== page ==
Keeping Denver on the Move with OneCem® Portland Limestone Cement


Congestion on our roads has become a major national problem. The extra time needed for rush-hour travel has tripled over the last two decades and has cost Americans billions of dollars each year in lost wages, excess fuel consumption, and accidents. Constant stopping and starting in traffic jams negatively impacts the environment, as well, by increasing vehicle emissions that contribute to climate change.

When it comes to alleviating congestion on well-traveled routes, improving highway safety, and reducing environmental impacts, innovation matters. Compared to traditional asphalt pavement, high-performance concrete is the preferred choice for achieving a long service life, reducing maintenance requirements and lowering the carbon footprint of the transportation sector.


The Challenge

Colorado State Highway 470 (C-470) is a vital transportation link connecting southwest Denver with Interstate 70. More than 100,000 vehicles each day travel along a 12.5-mile heavily congested corridor of the C-470 freeway, which is projected to be 30 percent over capacity by 2025. With traffic volumes forecast to increase 40 percent by 2035, correcting C-470 mobility deficiencies was an urgent need.

To relieve congestion along this stretch of C-470, the Colorado Department of Transportation (CDOT) initiated a massive reconstruction project that included new express and auxiliary lanes, reconfiguration of substandard curves and ramps, and other improvements. As with all large design-build projects, the C-470 work faced significant challenges. There was 688,000 cubic yards of soil to move, 233,000 square feet of MSE walls to build, 1.1 million square yards of concrete pavement to place, and 20 miles of barrier to install. Keeping the traveling public moving safely through the work zones was a top priority.

Given the scope of the C-470 project and its economic impact in environmentally minded Colorado, achieving high standards in concrete pavement quality, safety, and sustainable construction practices was of paramount importance to both CDOT and Castle Rock Construction Company.

The Solution

As part of its mission to continually improve its environmental performance, Colorado is committed to reducing emissions and promoting resource reuse in its transportation infrastructure.  In support of this goal, CDOT relied on a variety of eco-friendly practices to reduce the environmental impact of C-470 construction activities. For example, all concrete removed during reconstruction was crushed and recycled on site into either Class 6 road base or concrete aggregate in the mix for the new pavement.

Another green approach involved the concrete mix design. At four strategically positioned plants at the jobsite, Castle Rock Construction produced concrete containing OneCem® Portland Limestone Cement (PLC) and 20 percent Class F fly ash. Used seamlessly as a direct substitution for ordinary Portland cements, OneCem®, part of the Envirocore™ Cements series, offers the same level of performance as Type I/II cements. Because it uses less clinker, carbon dioxide emissions are reduced by up to 10 percent per ton of cement. With 60,000 tons of OneCem used in the concrete, the reduced carbon footprint of the pavement was substantial.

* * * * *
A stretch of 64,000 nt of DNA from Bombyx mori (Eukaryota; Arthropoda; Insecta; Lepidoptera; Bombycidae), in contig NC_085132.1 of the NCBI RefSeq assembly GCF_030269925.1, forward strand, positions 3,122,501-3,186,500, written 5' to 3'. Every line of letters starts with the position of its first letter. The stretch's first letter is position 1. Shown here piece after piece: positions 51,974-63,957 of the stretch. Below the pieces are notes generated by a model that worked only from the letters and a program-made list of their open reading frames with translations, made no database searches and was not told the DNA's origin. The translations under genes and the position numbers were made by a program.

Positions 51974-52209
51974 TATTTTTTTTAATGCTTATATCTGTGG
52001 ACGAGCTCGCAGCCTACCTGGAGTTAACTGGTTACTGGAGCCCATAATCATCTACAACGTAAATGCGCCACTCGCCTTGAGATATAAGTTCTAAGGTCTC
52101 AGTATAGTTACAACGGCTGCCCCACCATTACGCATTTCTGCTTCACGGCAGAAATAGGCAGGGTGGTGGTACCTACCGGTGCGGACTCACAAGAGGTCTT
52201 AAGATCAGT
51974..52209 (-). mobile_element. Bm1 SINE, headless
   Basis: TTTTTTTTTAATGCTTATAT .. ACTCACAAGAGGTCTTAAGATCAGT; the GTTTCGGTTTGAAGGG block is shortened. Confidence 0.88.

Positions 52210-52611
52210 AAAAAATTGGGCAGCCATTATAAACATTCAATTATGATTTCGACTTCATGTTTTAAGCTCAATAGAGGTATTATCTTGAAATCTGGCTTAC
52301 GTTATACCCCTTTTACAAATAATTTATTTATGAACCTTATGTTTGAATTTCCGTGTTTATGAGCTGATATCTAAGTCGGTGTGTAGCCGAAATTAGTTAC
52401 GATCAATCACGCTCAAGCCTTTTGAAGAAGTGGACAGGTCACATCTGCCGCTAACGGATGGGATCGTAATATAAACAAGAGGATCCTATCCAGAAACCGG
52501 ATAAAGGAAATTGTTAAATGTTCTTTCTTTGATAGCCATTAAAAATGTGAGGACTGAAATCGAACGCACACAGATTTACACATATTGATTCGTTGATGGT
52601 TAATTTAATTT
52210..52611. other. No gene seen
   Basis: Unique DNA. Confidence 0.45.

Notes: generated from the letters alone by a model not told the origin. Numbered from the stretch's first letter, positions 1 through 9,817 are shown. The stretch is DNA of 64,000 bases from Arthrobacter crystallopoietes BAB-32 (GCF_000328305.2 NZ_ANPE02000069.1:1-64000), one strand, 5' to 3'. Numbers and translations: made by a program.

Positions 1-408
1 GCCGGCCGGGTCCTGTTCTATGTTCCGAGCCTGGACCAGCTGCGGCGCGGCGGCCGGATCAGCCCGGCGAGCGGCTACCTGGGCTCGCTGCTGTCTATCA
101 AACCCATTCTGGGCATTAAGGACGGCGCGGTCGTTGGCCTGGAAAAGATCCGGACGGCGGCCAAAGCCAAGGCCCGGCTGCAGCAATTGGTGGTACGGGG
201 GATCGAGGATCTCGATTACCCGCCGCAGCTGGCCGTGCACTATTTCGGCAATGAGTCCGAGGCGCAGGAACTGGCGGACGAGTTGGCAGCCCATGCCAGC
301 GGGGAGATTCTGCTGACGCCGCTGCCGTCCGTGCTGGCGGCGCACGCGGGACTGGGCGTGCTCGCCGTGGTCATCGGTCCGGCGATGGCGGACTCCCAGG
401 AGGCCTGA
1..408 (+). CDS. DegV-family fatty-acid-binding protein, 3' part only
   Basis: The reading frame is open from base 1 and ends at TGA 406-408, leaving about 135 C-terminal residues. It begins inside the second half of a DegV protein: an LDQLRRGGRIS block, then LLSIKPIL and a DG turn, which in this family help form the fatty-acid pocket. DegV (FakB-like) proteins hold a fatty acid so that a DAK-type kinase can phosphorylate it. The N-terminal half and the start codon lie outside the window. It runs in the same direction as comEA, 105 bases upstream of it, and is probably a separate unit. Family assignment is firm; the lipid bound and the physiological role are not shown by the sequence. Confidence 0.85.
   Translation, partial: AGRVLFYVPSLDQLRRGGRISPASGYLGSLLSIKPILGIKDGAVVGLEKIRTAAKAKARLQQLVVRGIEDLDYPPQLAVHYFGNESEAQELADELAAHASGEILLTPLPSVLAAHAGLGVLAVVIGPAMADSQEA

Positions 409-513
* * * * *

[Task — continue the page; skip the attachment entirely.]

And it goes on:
Used in more than 30 projects by Castle Rock Construction over the past decade, OneCem has made significant contributions to improving the quality and sustainability of more than 900 lane miles of concrete pavement in Colorado. According to Amy Brooks, Chief Operating Officer at Castle Rock Construction, the 9.5-inch pavement on C-470 was designed to last 30 years and the performance of the OneCem allowed the team to consistently surpass CDOT’s strength requirements and durability goals. “It also produced a consistent workable platform for the paver and a nice finish, eliminating delays due to problems of the mix in the equipment or reworking placement imperfections.”

The Results

The paving work on C-470 Express Lanes Project started in early 2017. The process of efficiently moving the traveling public through the work zones, keeping work crews going, and coordinating construction trucks in and out of the job site was a herculean effort.

Through some innovative thinking, Castle Rock Construction implemented various solutions to minimize construction delays and improve safety. For example, lack of room for a track line and string line due to phasing was solved by creating a new system to mount the string line directly on top of a temporary barrier wall. And to support paving operations for the middle segment of the project, a batch plant and conveyor system were built to transport concrete over the highway. This allowed the team to transport 6,000 truckloads of concrete to the paver and avoid taking those batch trucks in traffic. 

C-470 construction also had an extremely demanding schedule and supply needs. “It was an ever-changing dynamic due to the phasing and other challenges of the work,” said Brooks. “The Holcim team’s logistics planning, flexibility, and responsiveness throughout the project were outstanding in ensuring we had on-time cement deliveries for an uninterrupted paving operation.”

Now open to traffic, the new extended-life concrete lanes along this stretch of C-470 will offer broad and lasting benefits to Denver’s transportation system, its economy, and environment for decades to come. With vehicles spread out over two extra lanes in each direction, motorists will enjoy a faster, safer, and more reliable commute with up to 18 minutes in travel-time savings.

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"It [OneCem] also produced a consistent workable platform for the paver and a nice finish, eliminating delays due to problems of the mix in the equipment or reworking placement imperfections."

Amy Brooks, Chief Operating Officer, Castle Rock Construction